Sunday, November 16, 2008

Just how quickly does Bokashi break down? - compost bin

Further to Just how quickly does Bokashi break down? the wormery is looking rather wet and miserable after all the rain we have had recently.


Normally I would have added a good dose of shredded paper to help dry it out (as well as add some much needed carbon), but for the purpose of this experiment I haven't so that I can see what is happening with the added Bokashi. However, the temperature recently has dropped considerably, which has slowed everything down and, in true British fashion, it hasn't stopped raining so the whole thing is looking wet and slimy. Rather than hide the Bokashi with shredded paper I have added a Wiggly Wigglers moisture mat in the hope of drying things out a little and giving the worms some much needed warmth so they can continue their job.

wormbin with moisture mat

I also have a Bokashi bin ready to empty:

Bokashi 16/11/2008

and decided to add it to the compost bin so I can compare how that breaks down against within the wormery. Here's the bin before I added the bokashi:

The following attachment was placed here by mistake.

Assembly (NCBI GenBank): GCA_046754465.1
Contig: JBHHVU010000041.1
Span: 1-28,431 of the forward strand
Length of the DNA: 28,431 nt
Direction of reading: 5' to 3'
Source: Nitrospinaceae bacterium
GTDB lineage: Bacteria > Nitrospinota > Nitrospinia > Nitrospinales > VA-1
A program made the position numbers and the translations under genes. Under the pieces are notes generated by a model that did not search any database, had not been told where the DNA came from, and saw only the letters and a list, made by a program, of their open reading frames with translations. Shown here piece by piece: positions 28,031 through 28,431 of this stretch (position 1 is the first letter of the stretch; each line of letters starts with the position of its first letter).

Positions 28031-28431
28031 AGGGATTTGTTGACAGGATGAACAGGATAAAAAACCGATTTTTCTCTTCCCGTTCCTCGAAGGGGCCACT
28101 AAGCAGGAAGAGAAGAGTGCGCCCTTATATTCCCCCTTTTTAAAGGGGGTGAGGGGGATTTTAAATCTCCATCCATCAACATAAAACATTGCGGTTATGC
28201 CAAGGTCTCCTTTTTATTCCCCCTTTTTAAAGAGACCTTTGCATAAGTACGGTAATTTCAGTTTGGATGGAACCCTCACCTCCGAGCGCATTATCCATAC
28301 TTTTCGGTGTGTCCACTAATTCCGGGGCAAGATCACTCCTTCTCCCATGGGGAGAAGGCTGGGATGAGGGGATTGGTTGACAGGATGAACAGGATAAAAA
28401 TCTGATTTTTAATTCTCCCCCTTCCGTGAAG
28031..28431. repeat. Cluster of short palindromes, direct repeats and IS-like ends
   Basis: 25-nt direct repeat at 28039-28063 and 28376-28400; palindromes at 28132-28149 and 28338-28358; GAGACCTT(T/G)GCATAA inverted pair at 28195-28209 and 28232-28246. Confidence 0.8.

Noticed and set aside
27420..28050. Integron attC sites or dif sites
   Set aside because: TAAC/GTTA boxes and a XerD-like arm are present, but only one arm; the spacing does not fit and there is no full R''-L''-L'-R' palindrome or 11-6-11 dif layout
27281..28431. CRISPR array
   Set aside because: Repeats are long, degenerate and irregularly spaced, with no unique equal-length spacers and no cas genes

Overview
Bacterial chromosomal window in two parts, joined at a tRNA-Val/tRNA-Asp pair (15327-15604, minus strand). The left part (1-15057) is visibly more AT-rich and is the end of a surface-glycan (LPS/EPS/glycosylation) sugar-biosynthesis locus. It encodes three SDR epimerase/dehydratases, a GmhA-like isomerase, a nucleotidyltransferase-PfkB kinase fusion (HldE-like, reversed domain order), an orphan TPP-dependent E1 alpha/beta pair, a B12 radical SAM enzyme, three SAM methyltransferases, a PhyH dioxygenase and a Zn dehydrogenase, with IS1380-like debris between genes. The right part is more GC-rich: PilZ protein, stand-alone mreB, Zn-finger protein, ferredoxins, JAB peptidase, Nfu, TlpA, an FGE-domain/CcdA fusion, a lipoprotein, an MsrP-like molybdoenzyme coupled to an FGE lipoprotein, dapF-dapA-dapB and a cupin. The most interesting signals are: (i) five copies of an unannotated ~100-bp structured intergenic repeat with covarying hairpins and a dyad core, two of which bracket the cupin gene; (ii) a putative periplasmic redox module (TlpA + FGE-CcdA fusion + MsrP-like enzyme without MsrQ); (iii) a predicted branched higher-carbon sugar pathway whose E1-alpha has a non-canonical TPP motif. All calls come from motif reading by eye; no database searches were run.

compost bin before bokashi added

and here it is after:

compost bin with bokashi added

Let's hope the weather doesn't get too cold over the next few weeks so that we can see some progress...


Jane Perrone, Horticultural blog said...

A good alternative to the moisture mat in these recessionary times is an old woollen jumper (must be 100 percent wool). Breaks down beautifully and keeps the worms warm in the meantime.

Bokashi Bucket Dave said...

Great Site.
I have found that Bokashi breaks down a lot quicker when the contents are broken or cut into smaller pieces before putting them in. Especially things like orange peels. It also breaks down faster if you are alternating between 2 bokashi buckets.
Cheers Dave